In his arresting solo presentation “Plastic Democracy” at Arndt Art Agency, Berlin, leading Indonesian artist Eko Nugroho presents viewers with the topic of democracy within a global context that speaks to his own Indonesian environment. Exploring binary ideas through black and white imagery contrasted with vibrant colourful organic compositions across paintings, murals and embroideries, Nugroho offers A3 Editorial an exclusive insight into his inspiration for this project and the ongoing challenges he takes on as an artist.

Galerie ArndtInstallation view: Eko Nugroho, Plastic Democracy, Arndt Art Agency, Berlin (2018)

Plastic Democracy is the title of your presentation in Berlin. Could you discuss your inspiration and starting point for this project?
The last exhibition I held with Arndt Fine Art in Berlin was in 2012. It had a totally different title “Threat as a Flavour” but it was concerned with the same topic of democracy itself – what is happening today regarding democracy specifically in Indonesia, but also what is happening in the global sense.

So you are dually investigating what that means for us across the world as a global community, but also what that might mean for individuals in local settings.
Yes exactly. So with the title “Plastic Democracy”, I like to talk about the idea of “plastic” itself which represents a big problem in our lives, posing a threat to the future of our environment. When you combine this with “democracy” you can also consider that democracy itself is man-made and that is also presents situations and problems that are difficult to solve.

Many people say or believe they have the solution – but a lot of people are saying and talking in this way without any action or conviction. For example, in Indonesia, we have only found ourselves in a democracy since 1998 after the fall of Suharto regime. We hold this status of democracy, this period of transition “Reformasi” as the crown of our country and something to be really proud of. Becoming democratic and conveying this ideology is still in process and we are still trying to understand democracy itself. I lived for 21 years under different system of military control. It was a totally different way of living. It was a scary period where you could not criticise anything and everything was heavily censored.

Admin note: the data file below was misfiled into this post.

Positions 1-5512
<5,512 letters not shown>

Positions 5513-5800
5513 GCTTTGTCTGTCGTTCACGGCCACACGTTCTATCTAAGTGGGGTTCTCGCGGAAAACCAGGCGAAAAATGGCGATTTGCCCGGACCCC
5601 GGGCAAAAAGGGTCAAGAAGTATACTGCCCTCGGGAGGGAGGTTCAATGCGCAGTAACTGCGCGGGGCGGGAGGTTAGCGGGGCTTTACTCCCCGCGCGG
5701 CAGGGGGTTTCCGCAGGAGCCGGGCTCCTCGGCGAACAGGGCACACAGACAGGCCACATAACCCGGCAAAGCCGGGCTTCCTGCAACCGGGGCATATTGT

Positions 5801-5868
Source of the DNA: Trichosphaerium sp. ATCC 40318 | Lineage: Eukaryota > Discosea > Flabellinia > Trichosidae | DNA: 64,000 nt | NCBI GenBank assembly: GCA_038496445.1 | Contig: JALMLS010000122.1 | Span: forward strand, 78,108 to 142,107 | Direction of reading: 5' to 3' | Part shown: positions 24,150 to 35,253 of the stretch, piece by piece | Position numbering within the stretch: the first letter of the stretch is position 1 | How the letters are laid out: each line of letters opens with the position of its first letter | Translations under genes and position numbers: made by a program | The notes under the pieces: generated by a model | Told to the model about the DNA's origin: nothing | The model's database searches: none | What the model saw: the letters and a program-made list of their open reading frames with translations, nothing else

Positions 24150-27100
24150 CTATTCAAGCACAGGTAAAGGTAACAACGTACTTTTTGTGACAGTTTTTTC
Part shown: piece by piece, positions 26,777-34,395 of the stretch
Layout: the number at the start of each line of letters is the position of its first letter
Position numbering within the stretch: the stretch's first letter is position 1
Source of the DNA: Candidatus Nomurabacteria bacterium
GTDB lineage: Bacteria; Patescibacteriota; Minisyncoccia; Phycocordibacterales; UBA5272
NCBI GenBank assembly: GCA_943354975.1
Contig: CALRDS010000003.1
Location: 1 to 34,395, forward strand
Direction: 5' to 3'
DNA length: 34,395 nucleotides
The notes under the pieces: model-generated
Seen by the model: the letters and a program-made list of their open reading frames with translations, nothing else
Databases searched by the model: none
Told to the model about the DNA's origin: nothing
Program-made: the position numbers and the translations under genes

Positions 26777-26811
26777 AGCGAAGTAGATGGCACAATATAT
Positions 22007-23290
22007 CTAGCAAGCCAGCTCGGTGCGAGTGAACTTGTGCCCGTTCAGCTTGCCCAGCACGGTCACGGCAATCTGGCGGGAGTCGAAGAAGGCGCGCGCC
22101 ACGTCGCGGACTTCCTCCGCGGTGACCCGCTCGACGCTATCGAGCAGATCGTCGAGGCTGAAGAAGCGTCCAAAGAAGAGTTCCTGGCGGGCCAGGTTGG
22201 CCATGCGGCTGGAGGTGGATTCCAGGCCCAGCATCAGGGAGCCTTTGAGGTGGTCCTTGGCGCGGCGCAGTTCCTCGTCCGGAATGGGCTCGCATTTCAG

Galerie ArndtInstallation view: Eko Nugroho, Plastic Democracy, Arndt Art Agency, Berlin (2018)

In your compositions you depict anonymous faces amongst imagery that towers above, over, and even consumes these individuals. What do theses faces represent within your paradigm of democracy.
It represents us. It’s you, it’s me, everyone. These faces are presented within the composition of a kind of a Batik style, with Batik fabric motifs and patterning that in visuals and text articulate ideas about war, peace and hope.

You successfully achieve in communicating these complex topics in extremely uncomplicated, direct visuals. You are never shy to tackle big topics and this is not the first time you have decided to engage with political issues and power systems in your work.
Politics is above and across everything. It is in business, in art, in everything. Politics is always in the background. For me it is attractive to explore these topics.

Opening Eko NugrohoLeft-right: Matthias Arndt, A3 Founder; Perry Pada, Chargé d’Affairs, Embassy of the Republic of Indonesia, Berlin; Eko Nugroho

Your work is characteristically known for very colourful content. In this show, you are employing very strong black and white visuals in your murals, but also some embroideries and paintings. What is your motivation behind this choice of a monochrome palette?